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Good medical experiences are a treasure.

cindi o'h

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I have felt a need to post this since yesterday. I mean, who else can I tell who would listen and be able to empathize with me. You all have become my kitchen table, coffee drinkin (and whatever else) kind of friends...

I have had some of the best doc experiences and some of the worst. The worst, I just hate to think about. When something good happens, I just feel a need to shout it out!

That is what happened yesterday.

Nov. 5, 2002 came my diagnosis of stage lllb lung cancer. I was hospitalized with what looked like a lung tumor on a chest xray.

I vaguely remember talking with the surgeon who was going to, hopefully, remove my lung. He was sitting straight up in the chair across the foot of my bed. I was resolved to his care. This man that I did not know. This man who spoke with a French accent.

Anyone coming to talk to me at that time, was a painful blur. I wanted them to leave me alone to my safe cocoon that I had put myself into. Yet, I knew that I had to be cooperative and I knew that they were there to help me and that I shouldn't bite them. I didn't. I just whimpered. Inside, I think.

This surgeon told me that he wanted to remove my lung if at all possible. I told him to go ahead.

I awoke from the mediastinoscopy with my lung still intact. I wanted the pain. I wanted the broken ribs. I wanted this lung in the incinerator. It was not to be. I cried.

My sisters said that while I was in the recovery room, that the surgeon had told them what had happened in there and what it meant. They pinned him down. How long does she have? I believe he answered the best he could.

Okay. So. Forward to the present.

I have been having a tough time breathing for so long. It has been taking a huge toll on my overall health and well-being. I have these recurrent effusions and repeat thoracentesis.

I talked at length with the surgeon recommended by my onc. Some things he said were sitting right with me. Others, not so right. It was the not so right gutt feeling that was bothering me. Gotta listen to the gutts.

I set up an appointment with my original surgeon. Always at least two opinions, right?

I walked into his office at least 40 minutes late. The last patient on a Friday afternoon. Not a good thing to do in my book. I was horribly stressed out. I had been to the radiologist's to get copies of my scans and what was supposed to take 5" turned into 45"... Circumstances beyond my control.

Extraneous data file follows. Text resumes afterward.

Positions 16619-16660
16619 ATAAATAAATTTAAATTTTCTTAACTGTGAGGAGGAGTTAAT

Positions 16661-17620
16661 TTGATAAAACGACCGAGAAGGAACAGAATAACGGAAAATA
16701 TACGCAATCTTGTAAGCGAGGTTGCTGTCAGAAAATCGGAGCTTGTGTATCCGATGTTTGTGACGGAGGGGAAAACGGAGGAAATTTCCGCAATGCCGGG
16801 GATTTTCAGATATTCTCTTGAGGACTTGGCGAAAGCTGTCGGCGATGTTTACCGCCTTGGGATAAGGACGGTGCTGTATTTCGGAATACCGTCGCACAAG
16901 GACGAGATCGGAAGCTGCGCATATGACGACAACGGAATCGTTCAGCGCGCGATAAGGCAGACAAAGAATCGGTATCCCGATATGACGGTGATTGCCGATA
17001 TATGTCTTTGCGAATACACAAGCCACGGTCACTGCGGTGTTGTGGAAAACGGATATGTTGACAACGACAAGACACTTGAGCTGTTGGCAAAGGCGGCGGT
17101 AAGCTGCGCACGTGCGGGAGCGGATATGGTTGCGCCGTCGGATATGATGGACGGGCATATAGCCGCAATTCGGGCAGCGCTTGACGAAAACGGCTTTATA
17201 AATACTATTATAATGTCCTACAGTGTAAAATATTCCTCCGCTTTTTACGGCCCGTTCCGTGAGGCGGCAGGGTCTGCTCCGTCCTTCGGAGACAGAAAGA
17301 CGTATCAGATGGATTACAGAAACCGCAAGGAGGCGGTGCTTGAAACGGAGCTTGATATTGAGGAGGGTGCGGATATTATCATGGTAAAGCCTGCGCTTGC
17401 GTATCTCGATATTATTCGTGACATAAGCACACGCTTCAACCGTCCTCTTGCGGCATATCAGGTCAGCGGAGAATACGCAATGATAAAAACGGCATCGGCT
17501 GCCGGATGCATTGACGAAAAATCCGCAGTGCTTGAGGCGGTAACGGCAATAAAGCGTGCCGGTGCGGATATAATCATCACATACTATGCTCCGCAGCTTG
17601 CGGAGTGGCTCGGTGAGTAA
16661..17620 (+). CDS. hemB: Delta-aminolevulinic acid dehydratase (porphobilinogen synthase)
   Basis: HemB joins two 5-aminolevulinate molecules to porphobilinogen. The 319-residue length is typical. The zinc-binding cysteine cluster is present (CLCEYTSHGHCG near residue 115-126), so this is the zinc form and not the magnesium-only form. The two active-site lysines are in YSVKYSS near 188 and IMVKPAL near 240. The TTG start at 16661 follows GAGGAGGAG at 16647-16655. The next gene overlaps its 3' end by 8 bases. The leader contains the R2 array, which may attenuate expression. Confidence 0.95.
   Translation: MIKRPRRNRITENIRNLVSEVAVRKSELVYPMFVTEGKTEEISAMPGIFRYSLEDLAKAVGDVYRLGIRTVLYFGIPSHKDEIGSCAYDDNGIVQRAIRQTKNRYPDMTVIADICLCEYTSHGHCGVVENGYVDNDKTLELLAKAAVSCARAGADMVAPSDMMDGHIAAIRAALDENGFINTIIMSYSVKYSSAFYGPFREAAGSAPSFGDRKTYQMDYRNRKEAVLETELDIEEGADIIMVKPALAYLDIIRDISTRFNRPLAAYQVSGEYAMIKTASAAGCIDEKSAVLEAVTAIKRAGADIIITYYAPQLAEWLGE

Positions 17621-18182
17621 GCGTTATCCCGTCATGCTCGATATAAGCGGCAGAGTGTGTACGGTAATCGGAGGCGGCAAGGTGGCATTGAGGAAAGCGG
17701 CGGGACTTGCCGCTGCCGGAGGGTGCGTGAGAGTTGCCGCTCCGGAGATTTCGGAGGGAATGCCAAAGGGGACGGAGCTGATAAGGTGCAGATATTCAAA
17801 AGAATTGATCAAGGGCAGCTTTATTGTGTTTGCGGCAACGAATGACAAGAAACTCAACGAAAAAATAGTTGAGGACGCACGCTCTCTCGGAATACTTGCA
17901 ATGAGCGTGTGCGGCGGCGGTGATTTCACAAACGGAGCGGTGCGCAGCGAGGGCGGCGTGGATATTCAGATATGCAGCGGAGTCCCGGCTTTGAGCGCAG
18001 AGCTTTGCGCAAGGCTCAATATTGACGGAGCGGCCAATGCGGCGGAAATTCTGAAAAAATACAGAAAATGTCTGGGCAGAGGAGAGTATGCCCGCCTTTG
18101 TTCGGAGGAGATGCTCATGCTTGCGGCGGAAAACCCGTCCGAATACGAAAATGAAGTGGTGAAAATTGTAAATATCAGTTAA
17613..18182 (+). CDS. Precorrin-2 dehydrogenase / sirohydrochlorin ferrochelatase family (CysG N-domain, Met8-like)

I was anticipating that the surgeon would have been gone. Instead, I was greeted with a very forgiving and enthusiastic smile of the receptionist. Then Zach roomed me. As I was going in, I briefly made contact with the surgeon's eyes. He was wearing scrubs now instead of the grey tweed suit he wore two years previous.

When he entered the exam room, we firmly shook hands. I told him, "You look much younger and much more handsome than I remember!" (shmoozer!)

He started to say that he remembered me and my case well. He was stating details from it. He remembered my family background, my brothers who were taken so young from lc...etc. I asked him how he remembered all of this. He said, "I remember ALL of my patients."

He went over the CTs on the computer. Asked me about the treatments. I told him that the last treatment was 6/03. "Nothing else?" ...."nope." He found that impressive.

He kept saying over and over how well I was doing. His right-hand nurse entered the room...huge smile.

He told his nurse the summary of my medical existence. He eyes were dancing. They were obviously thrilled.

My eyes were welling, then spilling over. I told them how grateful I was to them acting in swiftness toward getting me staged so quickly and on to treatment. I told them of this board and how so many who are left hanging out to dry for sometimes weeks or months without a diagnosis. I just felt so grateful as I remembered the emotional pain in my cocoon 2 and a half years earlier. Doctor said, "If you think we were good then, you should see us now!" He said that most who come through their lung cancer program have a solid diagnosis within 3 days. He said 5 is very unusual. He said that they do this because they know how awful the wait is. He said, "tell everyone you know about us."

I was still blubbering and very embarrassed by my lack of control over my emotional gratitude. The more I sobbed to them how lucky I felt, the more they grinned. I dropped one wet and snotty kleenex on the floor. Swiftly, he insisted on picking it up! How is that for humility?

He asked me if I would be willing to give some bedside chats to some of his patients. He said that there are some that he gets that would benefit by seeing me.

His nurse asked if I would be willing to help with starting a lung cancer survivor support group.

We talked about various treatment plans for my lung issue.

Without hesitation, I knew what treatment would be best and I knew that this man was the one to do it.

They both said that it had been a long difficult week and that they couldn't remember such a wonderful Friday afternoon 4 o'clock patient. What a way to end the week, they said.

I was flying high on my way home. So many horrible experiences on this journey and then there are these that are so savored. Some people are just the best.

Sorry so long. Hesitated to share, but felt compelled to tell someone. And you guys are my family. Like it or not!

Cindi o'h

oh. His nurse is going on vacation, so I think I will wait for her to come back before I commit to a date for surgery. It should be sometime in September.

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Oh Cin,

I am so happy you had this experience. I am SO jealous. It is so far from the realm of my own experiences that I amost find it unbelievable!

Hope this will be a resolution to many of your issues so you can finally get on to enjoying relatively good health and a wonderful life!



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I am so glad you trusted your gut and found the right guy. When I read your post, I could actually picture you smiling, inside and out. Isn’t it wonderful that the Dr. and his nurse actually see you as “Cindi”, instead of Chart 10345? I’m sure your personality gives them no choice!!